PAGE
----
French authorities were set to bulldoze huge swathes of the refugees’ “jungle” shantytown in Calais by the end of this week at just days’ notice.
Regional prefect Fabienne Buccio announced plans to clear out any tents or shelters within 100 metres of the motorway embankment that forms the jungle’s border.
This will affect 500 people by her own figures—and far more according to activists.
L’Auberge des Migrants charity activist Christian Salome pointed out that “100 metres is the distance that allows riot police to fire teargas bombs without risking getting hit by stones”. He warned that it was “the first step in dismantling” the jungle.
Aid agencies say they won’t have time to help most of the refugees affected by the clearance to relocate.
In a statement refugees living in the camp said, “We the united people of the jungle Calais respectfully decline the demands of the French government with regards to reducing the size of the jungle. We have decided to peacefully resist the government’s plans to destroy our homes.”
Cops regularly fill the jungle with tear gas. Activists report seeing them stand alongside far right thugs as they throw stones at refugees.
Now Calais police have been sent three military-type armoured vehicles to police refugees.
The number suggests the highest levels of government may be preparing to intervene. To deploy more than two at once would need the authorisation of prime minister Manuel Valls.
This week also marks the opening of the government’s official camp in Calais. A few hundred refugees deemed the most vulnerable will be allowed to sleep in refitted shipping containers.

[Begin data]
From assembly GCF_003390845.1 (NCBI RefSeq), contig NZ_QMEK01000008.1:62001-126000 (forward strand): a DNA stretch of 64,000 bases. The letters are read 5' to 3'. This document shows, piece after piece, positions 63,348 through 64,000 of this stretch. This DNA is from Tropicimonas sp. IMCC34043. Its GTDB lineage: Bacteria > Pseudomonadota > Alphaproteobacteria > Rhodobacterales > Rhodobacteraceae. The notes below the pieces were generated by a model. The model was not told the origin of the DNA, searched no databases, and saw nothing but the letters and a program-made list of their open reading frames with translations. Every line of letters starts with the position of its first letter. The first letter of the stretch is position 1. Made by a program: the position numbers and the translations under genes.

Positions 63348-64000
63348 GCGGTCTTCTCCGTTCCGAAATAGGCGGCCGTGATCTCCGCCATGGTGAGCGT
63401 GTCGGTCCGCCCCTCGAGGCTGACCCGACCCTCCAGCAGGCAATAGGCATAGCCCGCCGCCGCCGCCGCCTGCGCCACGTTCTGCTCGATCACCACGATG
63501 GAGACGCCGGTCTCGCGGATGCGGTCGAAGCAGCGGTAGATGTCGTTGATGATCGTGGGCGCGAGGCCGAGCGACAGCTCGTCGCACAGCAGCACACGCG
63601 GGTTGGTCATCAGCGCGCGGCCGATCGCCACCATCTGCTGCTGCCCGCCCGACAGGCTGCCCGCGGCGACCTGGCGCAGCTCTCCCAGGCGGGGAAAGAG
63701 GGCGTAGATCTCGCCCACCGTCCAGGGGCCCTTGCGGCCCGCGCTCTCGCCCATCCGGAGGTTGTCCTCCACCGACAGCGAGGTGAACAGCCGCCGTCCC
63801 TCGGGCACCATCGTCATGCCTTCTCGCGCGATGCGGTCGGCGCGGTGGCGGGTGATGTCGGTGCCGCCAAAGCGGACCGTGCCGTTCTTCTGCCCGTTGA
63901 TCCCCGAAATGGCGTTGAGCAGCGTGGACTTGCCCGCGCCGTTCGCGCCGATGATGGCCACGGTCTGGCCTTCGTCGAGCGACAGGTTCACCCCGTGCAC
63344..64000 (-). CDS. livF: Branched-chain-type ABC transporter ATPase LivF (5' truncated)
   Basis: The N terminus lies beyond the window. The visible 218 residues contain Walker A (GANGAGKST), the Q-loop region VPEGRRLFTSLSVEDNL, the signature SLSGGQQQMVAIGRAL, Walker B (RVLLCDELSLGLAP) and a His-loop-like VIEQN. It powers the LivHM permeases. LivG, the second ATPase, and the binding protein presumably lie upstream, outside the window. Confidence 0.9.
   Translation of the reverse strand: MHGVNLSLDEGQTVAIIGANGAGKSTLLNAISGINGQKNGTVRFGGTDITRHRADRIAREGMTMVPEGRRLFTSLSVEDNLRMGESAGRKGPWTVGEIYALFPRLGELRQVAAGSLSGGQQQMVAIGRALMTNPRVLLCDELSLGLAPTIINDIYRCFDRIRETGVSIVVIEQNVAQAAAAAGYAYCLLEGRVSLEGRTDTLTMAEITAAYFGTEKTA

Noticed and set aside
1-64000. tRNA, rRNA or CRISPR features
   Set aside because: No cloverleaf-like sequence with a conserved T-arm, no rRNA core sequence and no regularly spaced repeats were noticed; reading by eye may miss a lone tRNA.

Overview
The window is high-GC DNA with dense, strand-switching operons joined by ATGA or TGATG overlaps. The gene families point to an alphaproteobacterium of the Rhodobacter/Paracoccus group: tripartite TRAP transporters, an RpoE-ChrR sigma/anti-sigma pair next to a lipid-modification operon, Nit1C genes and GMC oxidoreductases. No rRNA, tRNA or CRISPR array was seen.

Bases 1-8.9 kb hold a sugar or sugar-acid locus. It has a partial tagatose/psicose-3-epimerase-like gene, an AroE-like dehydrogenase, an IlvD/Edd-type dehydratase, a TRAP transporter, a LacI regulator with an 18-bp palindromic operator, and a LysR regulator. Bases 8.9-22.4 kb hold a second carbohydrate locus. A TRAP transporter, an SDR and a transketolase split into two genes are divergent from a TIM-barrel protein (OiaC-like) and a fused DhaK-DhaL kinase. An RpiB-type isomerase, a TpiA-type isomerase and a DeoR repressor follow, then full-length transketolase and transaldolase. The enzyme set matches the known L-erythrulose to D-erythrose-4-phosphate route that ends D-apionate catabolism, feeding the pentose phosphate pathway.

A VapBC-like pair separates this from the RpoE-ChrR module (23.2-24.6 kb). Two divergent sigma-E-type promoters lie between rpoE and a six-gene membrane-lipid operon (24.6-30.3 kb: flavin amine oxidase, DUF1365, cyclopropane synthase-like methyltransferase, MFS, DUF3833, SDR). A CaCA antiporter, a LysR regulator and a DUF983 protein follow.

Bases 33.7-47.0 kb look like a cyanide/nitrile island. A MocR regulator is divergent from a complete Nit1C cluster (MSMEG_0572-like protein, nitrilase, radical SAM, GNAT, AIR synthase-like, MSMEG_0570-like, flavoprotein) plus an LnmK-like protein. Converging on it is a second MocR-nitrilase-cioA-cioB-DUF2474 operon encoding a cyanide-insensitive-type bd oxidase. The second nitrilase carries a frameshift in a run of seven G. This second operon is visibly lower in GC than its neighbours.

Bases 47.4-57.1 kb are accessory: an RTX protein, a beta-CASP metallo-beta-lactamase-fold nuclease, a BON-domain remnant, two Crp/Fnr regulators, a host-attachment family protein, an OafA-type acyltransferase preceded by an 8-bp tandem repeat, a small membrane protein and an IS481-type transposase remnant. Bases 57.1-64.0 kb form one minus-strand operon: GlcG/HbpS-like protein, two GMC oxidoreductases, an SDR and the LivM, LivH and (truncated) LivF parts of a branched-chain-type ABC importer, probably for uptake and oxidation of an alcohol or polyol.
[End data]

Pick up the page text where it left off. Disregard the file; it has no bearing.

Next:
But all the state’s “humanitarian” measures are aimed at trapping migrants under its control. Many end up detained or deported.
The lockdown in Calais—part funded by Britain’s Tories—has seen other shantytowns spring up in the region.
In the largest at Grande-Synthe near Dunkirk up to 3,000 people face conditions even worse than Calais.
Cops are obstructing aid, and regional authorities tried to block local plans to build a refugee camp with charity Doctors Without Borders.
There is resistance from refugees and their supporters.
A demonstration was set to take place in Boulogne outside the trial of volunteer Rob Lawrie on Thursday of this week.
He tried to help a young Afghani girl reach relatives in Leeds after her father pleaded with him to get her out of the Jungle. The girl is back in the Jungle and Rob faces a possible five years in jail or a fine of more than £20,000.
And anti-racists from across Britain and France are set to protest in Calais on Saturday 23 January, as Greek and Turkish groups demonstrate at the European Union’s land border.
The more cruel the clampdown on refugees in France, the more urgent the need to force the Tories to let them into Britain.
The determination to organise is growing
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